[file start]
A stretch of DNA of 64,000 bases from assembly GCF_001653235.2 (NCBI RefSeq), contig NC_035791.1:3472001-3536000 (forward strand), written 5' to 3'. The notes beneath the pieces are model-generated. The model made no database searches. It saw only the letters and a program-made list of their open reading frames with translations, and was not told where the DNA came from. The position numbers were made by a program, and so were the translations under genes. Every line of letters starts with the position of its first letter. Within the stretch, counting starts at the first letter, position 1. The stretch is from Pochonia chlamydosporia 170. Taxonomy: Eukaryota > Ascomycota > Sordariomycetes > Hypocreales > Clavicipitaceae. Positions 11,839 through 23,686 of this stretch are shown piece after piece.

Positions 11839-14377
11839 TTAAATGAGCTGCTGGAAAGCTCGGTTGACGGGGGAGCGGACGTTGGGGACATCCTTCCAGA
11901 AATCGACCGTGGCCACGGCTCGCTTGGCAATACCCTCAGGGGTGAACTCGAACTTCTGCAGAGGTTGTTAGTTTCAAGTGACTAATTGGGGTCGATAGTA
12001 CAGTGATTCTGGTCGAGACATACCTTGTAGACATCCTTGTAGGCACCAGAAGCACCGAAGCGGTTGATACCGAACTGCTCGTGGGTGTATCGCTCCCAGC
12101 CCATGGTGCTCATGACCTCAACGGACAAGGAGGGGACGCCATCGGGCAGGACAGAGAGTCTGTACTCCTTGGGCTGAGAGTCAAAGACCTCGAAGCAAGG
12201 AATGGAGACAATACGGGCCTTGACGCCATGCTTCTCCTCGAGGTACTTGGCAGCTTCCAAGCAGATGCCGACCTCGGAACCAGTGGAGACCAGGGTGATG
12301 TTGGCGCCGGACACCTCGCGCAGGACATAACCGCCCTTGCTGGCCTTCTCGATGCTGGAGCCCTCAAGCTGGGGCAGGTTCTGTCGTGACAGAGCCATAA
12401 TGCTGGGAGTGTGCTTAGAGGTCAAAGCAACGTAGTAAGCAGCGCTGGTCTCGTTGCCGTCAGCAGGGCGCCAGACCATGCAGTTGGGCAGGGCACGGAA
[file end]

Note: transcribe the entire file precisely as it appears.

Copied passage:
A stretch of DNA of 64,000 bases from assembly GCF_001653235.2 (NCBI RefSeq), contig NC_035791.1:3472001-3536000 (forward strand), written 5' to 3'. The notes beneath the pieces are model-generated. The model made no database searches. It saw only the letters and a program-made list of their open reading frames with translations, and was not told where the DNA came from. The position numbers were made by a program, and so were the translations under genes. Every line of letters starts with the position of its first letter. Within the stretch, counting starts at the first letter, position 1. The stretch is from Pochonia chlamydosporia 170. Taxonomy: Eukaryota > Ascomycota > Sordariomycetes > Hypocreales > Clavicipitaceae. Positions 11,839 through 23,686 of this stretch are shown piece after piece.

Positions 11839-14377
11839 TTAAATGAGCTGCTGGAAAGCTCGGTTGACGGGGGAGCGGACGTTGGGGACATCCTTCCAGA
11901 AATCGACCGTGGCCACGGCTCGCTTGGCAATACCCTCAGGGGTGAACTCGAACTTCTGCAGAGGTTGTTAGTTTCAAGTGACTAATTGGGGTCGATAGTA
12001 CAGTGATTCTGGTCGAGACATACCTTGTAGACATCCTTGTAGGCACCAGAAGCACCGAAGCGGTTGATACCGAACTGCTCGTGGGTGTATCGCTCCCAGC
12101 CCATGGTGCTCATGACCTCAACGGACAAGGAGGGGACGCCATCGGGCAGGACAGAGAGTCTGTACTCCTTGGGCTGAGAGTCAAAGACCTCGAAGCAAGG
12201 AATGGAGACAATACGGGCCTTGACGCCATGCTTCTCCTCGAGGTACTTGGCAGCTTCCAAGCAGATGCCGACCTCGGAACCAGTGGAGACCAGGGTGATG
12301 TTGGCGCCGGACACCTCGCGCAGGACATAACCGCCCTTGCTGGCCTTCTCGATGCTGGAGCCCTCAAGCTGGGGCAGGTTCTGTCGTGACAGAGCCATAA
12401 TGCTGGGAGTGTGCTTAGAGGTCAAAGCAACGTAGTAAGCAGCGCTGGTCTCGTTGCCGTCAGCAGGGCGCCAGACCATGCAGTTGGGCAGGGCACGGAA